Sunday, March 4, 2012: Mark 8:31–38
In the gospel lesson for the second Sunday in Lent, Jesus is no longer in the wilderness. But he is being tempted nonetheless.
This time one of his own—his disciple Peter—is doing the tempting. Peter hears Jesus' teaching and responds: "No, Jesus. No suffering and death. What are you thinking of? You are the Messiah—the promised deliverer of God's people, Israel!" Jesus rebukes Peter: "Get behind me, Satan! For you are setting your mind not on divine things but on human things."
A friend of mine suggested that I should have no trouble understanding where Peter is coming from in this text because I have the same need to "overcontrol" pretty much everything in life, even God.
So I began to think about what it is that I most often "set my mind on."
When I look back at myself in the parish where I served, I think I mostly set my mind on being successful and loved. (Peter is alive and well in me.) Then, after my retirement four years ago, I set my heart and mind on being the chaplain for the Chicago Cubs. God knows they need spiritual help—103 years without a World Series. I thought that serving as chaplain of these perpetual losers would be a perfect way to deny myself and "take up my cross."
Instead, I've served as an interim pastor: first at a city congregation on the north side of Chicago and then at a university chapel in Indiana. To a certain extent, being an interim pastor involves "denying oneself and taking up one's cross." If you are following a much beloved pastor, for example, you may experience rejection. Because you are only temporary—a substitute—you may be only tolerated as you help the congregation prepare to receive a permanent pastor. It takes a little denying of one's self.
But I can't fool myself into believing that I've gotten close to the kind of costly discipleship that Jesus is speaking of in Mark 8.
In Preaching the Gospel of Mark, Dawn Ottoni Wilhelm fills in the contours of this cruciform-shaped life: "To deny oneself is to place Jesus' priorities, purposes, and path ahead of our own; to take up the cross is to be willing to suffer the consequences of faithful living; to follow him is to travel to unknown destinations that promise to be both dangerous and life-giving."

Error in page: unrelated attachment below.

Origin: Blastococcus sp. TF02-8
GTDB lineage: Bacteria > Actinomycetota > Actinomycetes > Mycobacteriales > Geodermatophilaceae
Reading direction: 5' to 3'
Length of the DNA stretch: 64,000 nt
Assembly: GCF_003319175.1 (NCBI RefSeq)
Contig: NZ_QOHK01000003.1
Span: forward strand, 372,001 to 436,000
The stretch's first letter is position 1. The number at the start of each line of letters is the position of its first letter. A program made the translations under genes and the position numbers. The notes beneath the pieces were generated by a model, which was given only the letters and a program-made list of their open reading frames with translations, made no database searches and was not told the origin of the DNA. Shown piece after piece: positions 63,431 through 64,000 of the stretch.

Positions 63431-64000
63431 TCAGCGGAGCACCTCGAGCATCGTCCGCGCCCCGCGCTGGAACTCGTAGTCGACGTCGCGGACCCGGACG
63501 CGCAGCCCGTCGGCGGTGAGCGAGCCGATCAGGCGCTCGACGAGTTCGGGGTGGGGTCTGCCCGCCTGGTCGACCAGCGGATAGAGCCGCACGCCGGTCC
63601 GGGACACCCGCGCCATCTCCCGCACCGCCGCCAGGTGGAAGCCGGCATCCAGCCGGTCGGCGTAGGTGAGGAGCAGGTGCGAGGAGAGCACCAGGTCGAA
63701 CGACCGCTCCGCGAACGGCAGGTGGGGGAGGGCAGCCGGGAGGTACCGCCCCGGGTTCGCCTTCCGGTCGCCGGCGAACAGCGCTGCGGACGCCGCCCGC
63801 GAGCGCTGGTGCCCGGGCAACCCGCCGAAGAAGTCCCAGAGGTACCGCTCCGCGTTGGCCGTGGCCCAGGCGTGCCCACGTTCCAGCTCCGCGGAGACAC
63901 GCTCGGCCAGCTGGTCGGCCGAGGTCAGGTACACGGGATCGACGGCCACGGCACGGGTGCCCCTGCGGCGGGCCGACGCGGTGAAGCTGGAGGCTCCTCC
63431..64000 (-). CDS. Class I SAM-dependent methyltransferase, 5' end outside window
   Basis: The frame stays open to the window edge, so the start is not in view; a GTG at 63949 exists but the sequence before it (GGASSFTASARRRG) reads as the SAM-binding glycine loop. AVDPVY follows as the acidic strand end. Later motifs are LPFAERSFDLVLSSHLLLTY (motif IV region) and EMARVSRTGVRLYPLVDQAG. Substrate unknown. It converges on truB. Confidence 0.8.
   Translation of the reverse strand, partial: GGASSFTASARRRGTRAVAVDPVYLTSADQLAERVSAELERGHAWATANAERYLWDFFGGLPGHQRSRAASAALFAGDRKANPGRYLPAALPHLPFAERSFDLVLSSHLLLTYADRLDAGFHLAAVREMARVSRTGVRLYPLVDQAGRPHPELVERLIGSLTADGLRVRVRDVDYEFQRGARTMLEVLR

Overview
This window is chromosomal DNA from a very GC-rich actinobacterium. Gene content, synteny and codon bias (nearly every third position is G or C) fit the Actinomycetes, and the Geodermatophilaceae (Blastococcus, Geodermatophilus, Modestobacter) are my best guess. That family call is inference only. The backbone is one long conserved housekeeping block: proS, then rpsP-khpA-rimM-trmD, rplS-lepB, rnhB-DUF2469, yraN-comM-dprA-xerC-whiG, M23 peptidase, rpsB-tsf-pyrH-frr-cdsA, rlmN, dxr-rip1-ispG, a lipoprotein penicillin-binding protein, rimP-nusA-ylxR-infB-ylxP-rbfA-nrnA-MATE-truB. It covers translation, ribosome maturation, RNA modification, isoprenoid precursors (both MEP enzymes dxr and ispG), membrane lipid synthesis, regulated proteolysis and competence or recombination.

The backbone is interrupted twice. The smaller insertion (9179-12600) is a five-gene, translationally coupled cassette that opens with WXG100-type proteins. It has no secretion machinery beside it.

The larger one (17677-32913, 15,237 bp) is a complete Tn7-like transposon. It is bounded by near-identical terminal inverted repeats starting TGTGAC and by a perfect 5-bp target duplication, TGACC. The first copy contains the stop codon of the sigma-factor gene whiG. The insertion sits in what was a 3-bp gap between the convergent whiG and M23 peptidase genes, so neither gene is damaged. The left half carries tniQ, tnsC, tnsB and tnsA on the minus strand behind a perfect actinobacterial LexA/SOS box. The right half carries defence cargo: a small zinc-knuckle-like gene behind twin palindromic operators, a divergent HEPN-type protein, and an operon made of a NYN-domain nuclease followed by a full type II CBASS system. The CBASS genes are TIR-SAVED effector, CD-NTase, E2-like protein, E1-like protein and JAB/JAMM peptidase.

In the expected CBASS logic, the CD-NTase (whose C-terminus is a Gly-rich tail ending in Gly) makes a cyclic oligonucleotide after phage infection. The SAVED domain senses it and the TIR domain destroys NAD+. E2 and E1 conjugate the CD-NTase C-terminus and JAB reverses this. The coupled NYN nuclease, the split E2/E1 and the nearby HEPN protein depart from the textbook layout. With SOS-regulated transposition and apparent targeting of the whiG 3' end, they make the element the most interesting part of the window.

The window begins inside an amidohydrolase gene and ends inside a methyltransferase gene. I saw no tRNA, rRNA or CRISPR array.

I catch the best glimpse of what it means to follow Jesus from other followers. I think, for example, of the courage of ordinary Danish Christians who saw their Jewish neighbors being rounded up and sent to concentration camps and responded by ferrying many of them by night to safety in Sweden. I think of U.S. citizens who go to the Holy Land to accompany Palestinian farmers to their olive fields during harvest or who put themselves in the path of Israeli bulldozers to help prevent house demolitions in East Jerusalem.
Closer to home, I learn about what it means to deny oneself and follow Jesus from ordinary Christians who are busy with out-of-town travel and family care but who nonetheless manage to attend to "the least of these" in my former congregation. There is Chris, the Stephen minister who became the court-appointed guardian for a developmentally disabled member named Monte. Along with other parish volunteers, Chris visits Monte regularly and watches over his care in the nursing home and through periodic hospitalizations.
Lauren helps support Mary, a former special-ed teacher who is in a care facility because of multiple sclerosis. When Mary was hospitalized and couldn't attend her mother's funeral, Lauren offered to go in Mary's stead and reported back to her on every detail of the service.
At the Lutheran campus where I was an interim chaplain, I saw students becoming addicted—not to obtaining the highest-paying jobs right out of college but to a lifetime of helping people change their circumstances for the better through spring break service projects in low-income communities in the U.S., Engineers without Borders projects in Tanzania and nursing students' service in medical clinics in Costa Rica. If these young people don't transform the world, they may transform older folks like me to their vision of denying themselves for the sake of the world.
How does that desire "to travel to unknown destinations that promise to be both dangerous and life-giving" take root in people's hearts and minds?
As Peter learned, it doesn't come so much from knowing that Jesus is the Messiah as it does from knowing what kind of Messiah Jesus was—one who was willing to suffer and die and rise again, to restore to us both a life worth living and a life worth giving away, or "losing," for others.
It comes from learning that from the beginning of time God our Creator and Redeemer has been mindful of us mortals, setting God's own heart and mind on us (Ps. 8).